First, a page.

Benjamin Percy and Stephen Segovia transpose cloak and dagger American interventionism to gain a sphere of influence in Latin American countries to the key of mutantdom and Warren Ellis-style high concept-meets-absolutely bonkers. plotting in X-Force #6. The issue starts in a beautiful way with Beast conducting his “symphony” of X-Force operatives with Segovia’s very direct artwork working in tandem with Percy’s descriptive prose for each member’s role on the team. (Wolverine is percussion, and Percy takes a page out of early Claremont X-Men and uses him for action and gruffness instead of the star of the show.)
Beast is the POV character throughout X-Force #6, and what follows is a peek behind the curtain of the mutant CIA. Hank McCoy is his more recently characterized master manipulator self (No timelines were harmed in the making of this issue.) rather than the affable, occasionally flirty fuzzball that was tailor made to be played Kelsey Grammer. Throughout the issue, he doesn’t doubt or waver once immediately giving kill orders for the “telefloronic” organisms created by the country of Terra Verde that could rival Krakoa, its products, and taking away the current mutant leverage on the world. There’s only room for one plant-based tech producing country, and Percy and Segovia craft immediate uncertainty when Black Tom Cassidy, who can manipulate the plant matter of Krakoa, is assaulted by similar plant manner.
And what made X-Force such an interesting read other than its continued use of the body horror aesthetic (Segovia has a much smoother art style than Joshua Cassara though.) is that Beast is sugarcoated to become some kind of heroic or anti-heroic figure. He’s just a powerful mutant, who uses his intellect and occasionally, brute strength and athletic ability to protect Krakoa’s interest. He’s a wetwork operation or a secret war wrapped up in blue fur and glasses.
Beast is as skilled with words and metaphors as he is with positioning operatives and mutant abilities as he compares the telefloronic organisms to Omega sentinels to assuage Jean Grey’s ethical dilemma. There’s a great contrast between the innocence of the classic “Marvel Girl” costume and the dark implications of her action as Stephen Segovia draws her in intense profile with some shading. Also, it’s cathartic when she gets to give Beast a piece of her mind. She’s the most traditionally heroic of the X-Force team, but the dark palette used by Guru e-FX undercuts every “good thing” she seems to do. For example, when she rescues Terra Verde’s president Cocom from the telefloronic organisms, Stephen Segovia and Guru e-FX frame her as an angel of death, not a helping hand.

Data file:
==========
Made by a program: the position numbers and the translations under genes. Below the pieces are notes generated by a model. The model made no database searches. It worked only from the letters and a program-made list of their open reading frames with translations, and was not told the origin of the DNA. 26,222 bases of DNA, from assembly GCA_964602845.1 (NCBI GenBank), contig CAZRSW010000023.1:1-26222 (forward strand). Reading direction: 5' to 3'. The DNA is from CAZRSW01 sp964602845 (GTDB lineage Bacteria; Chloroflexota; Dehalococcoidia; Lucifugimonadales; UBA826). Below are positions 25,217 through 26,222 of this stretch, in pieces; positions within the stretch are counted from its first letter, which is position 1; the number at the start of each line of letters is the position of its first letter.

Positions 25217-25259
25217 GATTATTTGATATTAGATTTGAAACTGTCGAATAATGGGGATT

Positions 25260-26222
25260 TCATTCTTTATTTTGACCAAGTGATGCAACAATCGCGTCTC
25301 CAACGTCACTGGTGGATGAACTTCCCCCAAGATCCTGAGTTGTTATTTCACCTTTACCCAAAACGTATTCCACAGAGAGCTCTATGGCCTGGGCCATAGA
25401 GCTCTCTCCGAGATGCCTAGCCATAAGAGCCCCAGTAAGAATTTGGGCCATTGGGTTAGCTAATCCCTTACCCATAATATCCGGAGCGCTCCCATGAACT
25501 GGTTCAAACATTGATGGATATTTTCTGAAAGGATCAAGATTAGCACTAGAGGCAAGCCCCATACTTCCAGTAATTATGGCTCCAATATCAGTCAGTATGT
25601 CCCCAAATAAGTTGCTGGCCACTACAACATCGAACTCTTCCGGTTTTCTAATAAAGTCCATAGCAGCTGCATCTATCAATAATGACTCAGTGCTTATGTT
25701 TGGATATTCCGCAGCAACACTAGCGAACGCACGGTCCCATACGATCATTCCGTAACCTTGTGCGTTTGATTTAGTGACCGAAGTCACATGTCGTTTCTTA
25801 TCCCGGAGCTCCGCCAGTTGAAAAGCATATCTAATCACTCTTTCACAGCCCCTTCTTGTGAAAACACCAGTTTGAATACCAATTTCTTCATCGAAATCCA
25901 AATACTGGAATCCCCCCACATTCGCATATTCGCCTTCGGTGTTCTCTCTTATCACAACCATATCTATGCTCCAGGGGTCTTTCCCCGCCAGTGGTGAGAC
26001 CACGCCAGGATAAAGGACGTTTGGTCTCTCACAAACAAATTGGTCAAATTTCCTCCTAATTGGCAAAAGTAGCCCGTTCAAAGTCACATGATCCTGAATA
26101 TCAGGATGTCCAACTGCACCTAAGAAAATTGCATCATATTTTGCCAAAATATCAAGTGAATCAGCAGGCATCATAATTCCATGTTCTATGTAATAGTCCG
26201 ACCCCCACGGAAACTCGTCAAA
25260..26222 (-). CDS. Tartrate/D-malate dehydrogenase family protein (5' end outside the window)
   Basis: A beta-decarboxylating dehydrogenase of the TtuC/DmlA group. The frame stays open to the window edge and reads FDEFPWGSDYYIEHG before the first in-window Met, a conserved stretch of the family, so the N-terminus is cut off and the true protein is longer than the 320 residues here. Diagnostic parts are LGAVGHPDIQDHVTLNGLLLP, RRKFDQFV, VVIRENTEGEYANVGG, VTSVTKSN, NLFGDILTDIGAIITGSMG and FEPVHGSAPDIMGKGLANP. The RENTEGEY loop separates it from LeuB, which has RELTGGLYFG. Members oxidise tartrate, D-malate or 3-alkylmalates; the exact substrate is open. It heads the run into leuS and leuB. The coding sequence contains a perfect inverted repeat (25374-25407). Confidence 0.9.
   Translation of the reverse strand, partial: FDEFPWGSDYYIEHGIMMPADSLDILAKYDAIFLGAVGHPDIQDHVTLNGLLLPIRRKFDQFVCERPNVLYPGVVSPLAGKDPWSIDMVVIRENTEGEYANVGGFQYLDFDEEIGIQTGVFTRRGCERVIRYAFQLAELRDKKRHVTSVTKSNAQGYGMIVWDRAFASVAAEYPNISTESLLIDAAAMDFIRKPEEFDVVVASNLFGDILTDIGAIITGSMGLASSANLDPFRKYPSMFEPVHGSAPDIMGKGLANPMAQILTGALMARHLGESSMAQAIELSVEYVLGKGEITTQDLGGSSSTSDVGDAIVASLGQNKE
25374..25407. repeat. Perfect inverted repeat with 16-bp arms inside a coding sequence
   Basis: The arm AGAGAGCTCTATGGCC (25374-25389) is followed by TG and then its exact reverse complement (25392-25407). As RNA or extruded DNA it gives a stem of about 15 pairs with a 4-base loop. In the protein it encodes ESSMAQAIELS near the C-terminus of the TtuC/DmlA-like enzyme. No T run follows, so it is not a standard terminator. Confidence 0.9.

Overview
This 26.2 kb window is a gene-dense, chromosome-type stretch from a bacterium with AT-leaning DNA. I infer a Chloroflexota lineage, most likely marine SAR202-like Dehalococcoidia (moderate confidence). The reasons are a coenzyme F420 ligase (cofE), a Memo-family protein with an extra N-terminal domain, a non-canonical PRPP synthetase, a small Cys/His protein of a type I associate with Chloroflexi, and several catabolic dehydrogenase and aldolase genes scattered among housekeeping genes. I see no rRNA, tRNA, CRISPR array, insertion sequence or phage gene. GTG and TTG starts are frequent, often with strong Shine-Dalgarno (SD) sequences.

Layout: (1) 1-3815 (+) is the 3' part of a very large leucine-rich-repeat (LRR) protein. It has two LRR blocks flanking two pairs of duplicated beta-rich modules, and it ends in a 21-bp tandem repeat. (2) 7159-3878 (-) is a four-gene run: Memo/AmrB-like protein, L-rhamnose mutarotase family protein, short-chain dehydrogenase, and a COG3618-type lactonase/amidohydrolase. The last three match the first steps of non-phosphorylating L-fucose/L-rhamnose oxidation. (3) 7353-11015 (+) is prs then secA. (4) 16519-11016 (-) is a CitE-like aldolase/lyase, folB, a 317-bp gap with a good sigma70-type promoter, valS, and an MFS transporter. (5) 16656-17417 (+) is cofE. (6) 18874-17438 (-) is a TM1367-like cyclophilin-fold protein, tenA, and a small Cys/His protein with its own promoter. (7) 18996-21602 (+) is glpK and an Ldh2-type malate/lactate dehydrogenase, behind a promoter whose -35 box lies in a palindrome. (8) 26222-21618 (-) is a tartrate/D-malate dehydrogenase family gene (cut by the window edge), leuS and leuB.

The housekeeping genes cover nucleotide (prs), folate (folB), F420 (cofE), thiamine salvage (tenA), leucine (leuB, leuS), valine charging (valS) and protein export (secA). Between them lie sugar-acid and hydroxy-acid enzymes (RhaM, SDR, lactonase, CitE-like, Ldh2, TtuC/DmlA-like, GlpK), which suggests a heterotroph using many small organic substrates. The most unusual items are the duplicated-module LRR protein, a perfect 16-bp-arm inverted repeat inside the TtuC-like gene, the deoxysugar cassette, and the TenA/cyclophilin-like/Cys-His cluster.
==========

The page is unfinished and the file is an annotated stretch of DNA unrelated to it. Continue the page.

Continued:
Since the establishment of Krakoa in House of X/Powers of X, Jonathan Hickman and his fellow X-scribes have couched what would be usual superhero team action into the visual and verbal language of warfare. Marauders is naval conflict, Excalibur is a wild and woolly border dispute with a side of a state-sanctioned puppet ruler, New Mutants is a diplomatic mission gone wrong, X-Men is literally a summit, and X-Force, as I’ve mentioned earlier and keeping with its black ops team roots, is off the books warfare. Throughout the issue, Beast makes sure there are no witnesses to his and his team’s actions so Krakoa keeps its leverage on human nations via the pharmaceutical market and is positioned as the victim, not aggressor. (See the amazing text piece on how he set up Professor X as a martyr figure.)
Benjamin Percy’s choice to filter the story through Beast’s POV and showing behind the hood of his orchestration of the “mutant CIA” gives X-Force #6 incredible narrative focus to go with Stephen Segovia and Guru e-FX’s precise, powerful visuals. It’s a memorable addition to the Dawn of X books’ ongoing saga of a presumably utopian society uses decidedly non-utopian methods to maintain it with X-Force definitely getting to explore the non-utopian part in a creative way with a fantastic ensemble cast.
Story: Benjamin Percy Art: Stephen Segovia
Colors: Guru e-FX Letters: Joe Caramagna
Story: 9.0 Art: 8.0 Overall: 8.5 Recommendation: Buy
Marvel Comics provided Graphic Policy with a FREE copy for review